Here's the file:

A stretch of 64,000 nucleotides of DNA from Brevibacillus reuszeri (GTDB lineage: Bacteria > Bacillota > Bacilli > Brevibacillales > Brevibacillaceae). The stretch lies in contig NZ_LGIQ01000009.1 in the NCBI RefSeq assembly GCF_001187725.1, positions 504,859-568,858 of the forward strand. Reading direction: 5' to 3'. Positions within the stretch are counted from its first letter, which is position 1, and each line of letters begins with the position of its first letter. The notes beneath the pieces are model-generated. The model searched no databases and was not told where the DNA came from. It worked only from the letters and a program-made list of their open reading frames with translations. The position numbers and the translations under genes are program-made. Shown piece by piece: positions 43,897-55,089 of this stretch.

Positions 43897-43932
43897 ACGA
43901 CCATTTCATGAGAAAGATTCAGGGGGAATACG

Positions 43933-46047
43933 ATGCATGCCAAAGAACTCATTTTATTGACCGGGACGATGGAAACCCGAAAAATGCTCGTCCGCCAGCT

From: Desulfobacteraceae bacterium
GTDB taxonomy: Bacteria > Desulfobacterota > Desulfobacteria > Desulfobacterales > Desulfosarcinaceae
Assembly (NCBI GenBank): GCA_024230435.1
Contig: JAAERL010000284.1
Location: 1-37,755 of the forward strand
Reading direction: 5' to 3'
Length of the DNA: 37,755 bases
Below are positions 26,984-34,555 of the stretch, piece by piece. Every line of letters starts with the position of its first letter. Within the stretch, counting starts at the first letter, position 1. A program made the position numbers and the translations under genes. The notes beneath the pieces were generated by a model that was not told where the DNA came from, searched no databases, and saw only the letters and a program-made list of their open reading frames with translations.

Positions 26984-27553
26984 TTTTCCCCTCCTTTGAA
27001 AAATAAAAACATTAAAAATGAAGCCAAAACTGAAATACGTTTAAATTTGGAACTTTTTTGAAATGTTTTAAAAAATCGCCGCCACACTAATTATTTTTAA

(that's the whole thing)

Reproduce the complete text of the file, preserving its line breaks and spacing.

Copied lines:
A stretch of 64,000 nucleotides of DNA from Brevibacillus reuszeri (GTDB lineage: Bacteria > Bacillota > Bacilli > Brevibacillales > Brevibacillaceae). The stretch lies in contig NZ_LGIQ01000009.1 in the NCBI RefSeq assembly GCF_001187725.1, positions 504,859-568,858 of the forward strand. Reading direction: 5' to 3'. Positions within the stretch are counted from its first letter, which is position 1, and each line of letters begins with the position of its first letter. The notes beneath the pieces are model-generated. The model searched no databases and was not told where the DNA came from. It worked only from the letters and a program-made list of their open reading frames with translations. The position numbers and the translations under genes are program-made. Shown piece by piece: positions 43,897-55,089 of this stretch.

Positions 43897-43932
43897 ACGA
43901 CCATTTCATGAGAAAGATTCAGGGGGAATACG

Positions 43933-46047
43933 ATGCATGCCAAAGAACTCATTTTATTGACCGGGACGATGGAAACCCGAAAAATGCTCGTCCGCCAGCT

From: Desulfobacteraceae bacterium
GTDB taxonomy: Bacteria > Desulfobacterota > Desulfobacteria > Desulfobacterales > Desulfosarcinaceae
Assembly (NCBI GenBank): GCA_024230435.1
Contig: JAAERL010000284.1
Location: 1-37,755 of the forward strand
Reading direction: 5' to 3'
Length of the DNA: 37,755 bases
Below are positions 26,984-34,555 of the stretch, piece by piece. Every line of letters starts with the position of its first letter. Within the stretch, counting starts at the first letter, position 1. A program made the position numbers and the translations under genes. The notes beneath the pieces were generated by a model that was not told where the DNA came from, searched no databases, and saw only the letters and a program-made list of their open reading frames with translations.

Positions 26984-27553
26984 TTTTCCCCTCCTTTGAA
27001 AAATAAAAACATTAAAAATGAAGCCAAAACTGAAATACGTTTAAATTTGGAACTTTTTTGAAATGTTTTAAAAAATCGCCGCCACACTAATTATTTTTAA